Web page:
Mike Campese continues his take on an arrangement of a classical Bach piece

Hello Everyone! Welcome back! I appreciate the positive feedback from the last lesson. This lesson I will be showing you part 2 of the J.S. Bach Partita No. 3, hopefully you have part 1 completed and ready to move on. If not, keep working through it and be sure to strive for accuracy.

This section of this piece is really cool and can be challenging for your right hand, beginning at bar 17. For this whole next section I use alternate picking. Normally, this would be played using the fingerstyle approach on classical guitar, which would be a little easier for most people. But, I decided to make it more challenging by using alternate picking instead, without using your right hand fingers. What makes this tricky is the string skips, especially at higher tempos. This is a great right hand workout and it sounds really cool, especially when the open high E string is chiming all the way through.

Bach constructed some beautiful harmonies in this one, it would be a great exercise to a analyze the progression. I wont go in full detail, but for example bar 17 begins with E major, then Emaj7, Edom7, A major, Asus2, E, A major 7, A6 with no 3rd (or you could think of it as F#m7) and then to Eadd9, E, B sus4/F#, B add11/F#, etc. There is other ways you can interpret the progression, because you can base them off other roots, and some of these are not full chords. I leave it up to you to interpret this, though you might want to follow the fingerings provided.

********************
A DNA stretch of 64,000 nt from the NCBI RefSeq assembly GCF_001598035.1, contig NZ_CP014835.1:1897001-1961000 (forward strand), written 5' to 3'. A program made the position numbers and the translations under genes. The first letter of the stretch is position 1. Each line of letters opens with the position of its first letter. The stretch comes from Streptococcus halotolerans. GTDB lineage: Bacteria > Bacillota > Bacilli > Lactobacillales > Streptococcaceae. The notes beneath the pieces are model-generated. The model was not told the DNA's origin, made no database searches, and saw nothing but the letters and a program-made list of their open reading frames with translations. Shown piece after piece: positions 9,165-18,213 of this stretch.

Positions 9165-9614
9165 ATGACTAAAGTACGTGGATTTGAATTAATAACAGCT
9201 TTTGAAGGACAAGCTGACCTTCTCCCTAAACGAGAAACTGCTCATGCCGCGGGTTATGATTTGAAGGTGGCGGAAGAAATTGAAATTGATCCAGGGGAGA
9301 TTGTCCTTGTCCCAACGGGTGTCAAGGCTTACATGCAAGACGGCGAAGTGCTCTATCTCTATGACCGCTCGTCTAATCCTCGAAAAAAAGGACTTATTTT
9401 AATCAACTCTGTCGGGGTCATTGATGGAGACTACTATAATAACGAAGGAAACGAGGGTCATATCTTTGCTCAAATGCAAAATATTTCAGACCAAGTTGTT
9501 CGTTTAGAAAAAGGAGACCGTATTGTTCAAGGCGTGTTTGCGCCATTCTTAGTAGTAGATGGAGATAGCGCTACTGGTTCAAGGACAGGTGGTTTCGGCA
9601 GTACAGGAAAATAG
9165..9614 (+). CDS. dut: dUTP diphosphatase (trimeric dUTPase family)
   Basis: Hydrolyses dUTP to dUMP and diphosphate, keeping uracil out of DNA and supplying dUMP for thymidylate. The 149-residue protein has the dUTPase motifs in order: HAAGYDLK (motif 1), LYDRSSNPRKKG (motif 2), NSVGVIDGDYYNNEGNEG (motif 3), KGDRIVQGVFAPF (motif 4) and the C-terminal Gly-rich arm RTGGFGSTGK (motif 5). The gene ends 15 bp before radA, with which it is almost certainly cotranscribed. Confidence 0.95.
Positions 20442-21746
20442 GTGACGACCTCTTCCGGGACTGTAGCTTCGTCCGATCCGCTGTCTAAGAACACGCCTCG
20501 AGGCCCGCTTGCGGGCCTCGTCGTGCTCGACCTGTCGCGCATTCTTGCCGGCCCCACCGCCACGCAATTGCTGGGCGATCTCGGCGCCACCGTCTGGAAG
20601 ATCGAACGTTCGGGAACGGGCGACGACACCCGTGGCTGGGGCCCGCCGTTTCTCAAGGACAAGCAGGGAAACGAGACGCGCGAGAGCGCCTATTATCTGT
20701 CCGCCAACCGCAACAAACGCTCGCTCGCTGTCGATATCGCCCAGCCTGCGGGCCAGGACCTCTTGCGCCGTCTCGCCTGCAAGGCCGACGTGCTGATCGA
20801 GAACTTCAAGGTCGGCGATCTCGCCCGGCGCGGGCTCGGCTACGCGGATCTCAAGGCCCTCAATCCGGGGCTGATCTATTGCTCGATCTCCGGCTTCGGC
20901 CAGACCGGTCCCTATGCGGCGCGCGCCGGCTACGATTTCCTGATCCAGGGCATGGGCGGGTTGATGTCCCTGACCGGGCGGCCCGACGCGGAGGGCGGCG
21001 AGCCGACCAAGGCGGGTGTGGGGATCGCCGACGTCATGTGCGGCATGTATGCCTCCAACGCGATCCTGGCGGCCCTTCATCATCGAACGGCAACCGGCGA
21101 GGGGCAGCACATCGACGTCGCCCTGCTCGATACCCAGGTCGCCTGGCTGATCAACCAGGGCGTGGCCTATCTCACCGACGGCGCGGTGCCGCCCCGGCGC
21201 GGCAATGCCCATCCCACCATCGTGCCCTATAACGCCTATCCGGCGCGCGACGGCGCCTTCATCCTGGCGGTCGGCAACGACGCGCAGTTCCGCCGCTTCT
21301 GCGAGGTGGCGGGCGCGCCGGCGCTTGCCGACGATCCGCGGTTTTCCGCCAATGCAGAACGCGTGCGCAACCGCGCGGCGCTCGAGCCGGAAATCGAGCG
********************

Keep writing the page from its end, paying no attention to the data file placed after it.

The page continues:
Download lesson audio: Slow - Fast


Ok that is it! Be sure to let me know if you want more of this, I would be happy to do it. As always, visit me online at mikecampese.com.

There’s way more than blues-rock fodder buried in the crevices of the most overused scale in music.

Beginner

Intermediate

  • Explain how chords are generated from scales.
  • Create unusual harmonies, chord progressions, bass lines, and melodies using the blues scale.
  • Demonstrate how music theory and musical intuition can coalesce to create unique sounds from traditional materials.
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Last updated on May 21, 2022

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